“This whole place is built on murder.” A memory comes back to me of what my cousin told me about the Independence War. I had wanted to hear some stories about the war, so I asked him what he had been through. He just looked out the window wistfully and told me, “I was seventeen years old. My entire generation died.” I didn’t get it then, but looking at the Jews of Hebron, I get it now. These people know what happened to all the previous generations of Jews who came to Hebron, how they always ended up getting killed by the Arabs, and they are prepared to risk it all, to put everything on the line, to preserve this place. And, looking at Baruch Goldstein’s grave, I see how far it can push people.

I suddenly become very frustrated, as if some of Baruch Goldstein’s energy is still in the air. I feel my hands clenching like the clenched fist over the Jewish star in the Kach graffiti, and my mind fills with questions. Is this really what it takes? Why do we have to go through this? Why do we have to live next to people so full of hate for us that the only way to survive is to become them? Why can’t they just accept a Jewish minority the way Israel can accept an Arab minority? What is it about us that makes them so murderous? And why do we have do give so much? Nobody is asking the French to leave Paris, yet driving the Jews from the holy city of Hebron is considered justice! Why is it that, when somebody says “Jewish Settlers,” it’s always pronounced with a sneer, as if we’re all legitimate targets? Nobody ever asks what the “root causes” of Baruch Goldstein’s act of terror are, and yet they’re crawling all over themselves to declare in disinterested voices that terrorism against Jews is bad, and with passionate, angry voices about the horrible injustice that has been wrought upon the Palestinians that they should be forced to live next to a bunch of Jews! And what makes us so evil for wanting to live in our own home? And what gives everybody else the right to tell us that our home is not our home, it’s somebody else’s? And why do we have to be so perfect all the time? When the Palestinians gained control of Joseph’s tomb in Schem (Nablus,) they immediately gutted, destroyed, and burned it, yet when the Jews took control of the Machpelah, they worked out a time sharing arrangement so that Muslims and Jews could both pray there together, and yet the Jews are considered evil for being there! How outrageous! Why is it that we try so hard to be perfect, and the world seems to just hate us all the more for being so?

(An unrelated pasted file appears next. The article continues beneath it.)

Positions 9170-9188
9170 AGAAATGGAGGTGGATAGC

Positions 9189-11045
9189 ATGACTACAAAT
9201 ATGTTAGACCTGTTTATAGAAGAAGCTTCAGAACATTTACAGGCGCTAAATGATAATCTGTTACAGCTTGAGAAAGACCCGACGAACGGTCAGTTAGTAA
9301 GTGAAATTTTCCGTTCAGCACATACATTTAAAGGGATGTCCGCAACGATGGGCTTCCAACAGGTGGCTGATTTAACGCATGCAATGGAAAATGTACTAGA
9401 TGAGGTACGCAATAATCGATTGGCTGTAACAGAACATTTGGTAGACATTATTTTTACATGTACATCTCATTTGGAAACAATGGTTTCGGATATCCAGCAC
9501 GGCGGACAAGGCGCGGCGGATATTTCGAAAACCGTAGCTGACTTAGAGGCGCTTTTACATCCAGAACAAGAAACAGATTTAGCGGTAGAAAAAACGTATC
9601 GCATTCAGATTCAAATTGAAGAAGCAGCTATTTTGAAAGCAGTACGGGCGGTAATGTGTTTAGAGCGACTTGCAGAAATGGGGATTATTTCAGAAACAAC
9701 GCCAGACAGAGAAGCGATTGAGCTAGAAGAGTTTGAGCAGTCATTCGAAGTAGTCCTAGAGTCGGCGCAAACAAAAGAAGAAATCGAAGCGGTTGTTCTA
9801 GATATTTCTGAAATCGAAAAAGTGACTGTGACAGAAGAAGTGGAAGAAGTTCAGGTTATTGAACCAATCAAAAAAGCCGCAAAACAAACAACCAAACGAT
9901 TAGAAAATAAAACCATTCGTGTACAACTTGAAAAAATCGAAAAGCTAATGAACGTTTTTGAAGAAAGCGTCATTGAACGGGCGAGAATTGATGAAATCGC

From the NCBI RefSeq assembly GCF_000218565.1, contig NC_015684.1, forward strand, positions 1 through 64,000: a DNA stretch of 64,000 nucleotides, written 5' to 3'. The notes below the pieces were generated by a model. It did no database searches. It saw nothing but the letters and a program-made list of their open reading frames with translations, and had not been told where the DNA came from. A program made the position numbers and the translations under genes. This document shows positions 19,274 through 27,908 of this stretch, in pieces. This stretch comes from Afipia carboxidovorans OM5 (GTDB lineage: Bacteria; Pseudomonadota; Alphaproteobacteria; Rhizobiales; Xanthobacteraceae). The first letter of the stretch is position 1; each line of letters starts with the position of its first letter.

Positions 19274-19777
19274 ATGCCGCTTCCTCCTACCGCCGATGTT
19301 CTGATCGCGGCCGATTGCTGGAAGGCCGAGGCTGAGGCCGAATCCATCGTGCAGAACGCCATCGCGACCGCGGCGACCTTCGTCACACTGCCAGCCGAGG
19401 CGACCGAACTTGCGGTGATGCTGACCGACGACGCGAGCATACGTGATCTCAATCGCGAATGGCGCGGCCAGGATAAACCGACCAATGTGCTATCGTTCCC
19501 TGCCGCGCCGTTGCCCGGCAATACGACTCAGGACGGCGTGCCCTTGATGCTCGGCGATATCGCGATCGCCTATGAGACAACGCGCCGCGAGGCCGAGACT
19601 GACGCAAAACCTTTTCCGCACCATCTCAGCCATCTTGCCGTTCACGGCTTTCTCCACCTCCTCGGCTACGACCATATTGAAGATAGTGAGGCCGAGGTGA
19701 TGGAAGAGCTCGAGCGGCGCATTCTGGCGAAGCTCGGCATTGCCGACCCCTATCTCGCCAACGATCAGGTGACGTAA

I’m not even close to being able to answer these questions, so I hop on the bus and head back to Be’er Sheva. We pass the green line, out of the territories, and the army escort heads back. Quiet, modern Be’er Sheva. No barbed wire, no soldiers in flak jackets and helmets, no armored personnel carriers, no “Death to Arabs” graffiti, no checkpoints, no explosions, no terrorist attacks in Be’er Sheva for the fifty three years of statehood. It seems so calm, but the very next day, two terrorists drive down the street spraying random people with bullets, killing an 18 year old and a 20 year old girl.